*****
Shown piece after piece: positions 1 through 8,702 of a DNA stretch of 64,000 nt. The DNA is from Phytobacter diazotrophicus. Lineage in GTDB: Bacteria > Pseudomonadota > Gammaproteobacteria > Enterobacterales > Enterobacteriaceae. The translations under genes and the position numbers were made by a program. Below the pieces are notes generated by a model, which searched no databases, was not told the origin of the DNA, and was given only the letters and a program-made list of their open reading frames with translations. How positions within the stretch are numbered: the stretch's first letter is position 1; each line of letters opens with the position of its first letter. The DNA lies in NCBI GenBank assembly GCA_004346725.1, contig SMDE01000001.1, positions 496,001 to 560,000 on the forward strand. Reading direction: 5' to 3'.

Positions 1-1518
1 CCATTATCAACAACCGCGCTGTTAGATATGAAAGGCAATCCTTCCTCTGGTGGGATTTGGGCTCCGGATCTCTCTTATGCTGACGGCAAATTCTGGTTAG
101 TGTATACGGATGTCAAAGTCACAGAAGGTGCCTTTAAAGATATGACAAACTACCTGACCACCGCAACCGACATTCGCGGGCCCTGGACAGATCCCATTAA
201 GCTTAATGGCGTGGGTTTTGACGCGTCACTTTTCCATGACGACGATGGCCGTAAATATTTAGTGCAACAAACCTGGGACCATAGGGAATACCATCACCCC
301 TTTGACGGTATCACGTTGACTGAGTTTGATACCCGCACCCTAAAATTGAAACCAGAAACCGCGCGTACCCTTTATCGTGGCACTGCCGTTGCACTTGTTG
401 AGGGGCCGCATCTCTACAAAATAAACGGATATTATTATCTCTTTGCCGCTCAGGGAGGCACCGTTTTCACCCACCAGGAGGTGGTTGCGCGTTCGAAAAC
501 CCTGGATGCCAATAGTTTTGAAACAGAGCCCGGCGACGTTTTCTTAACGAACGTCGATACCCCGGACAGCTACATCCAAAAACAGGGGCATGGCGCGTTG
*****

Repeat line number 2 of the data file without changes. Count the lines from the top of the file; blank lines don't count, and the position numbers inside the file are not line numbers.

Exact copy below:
Positions 1-1518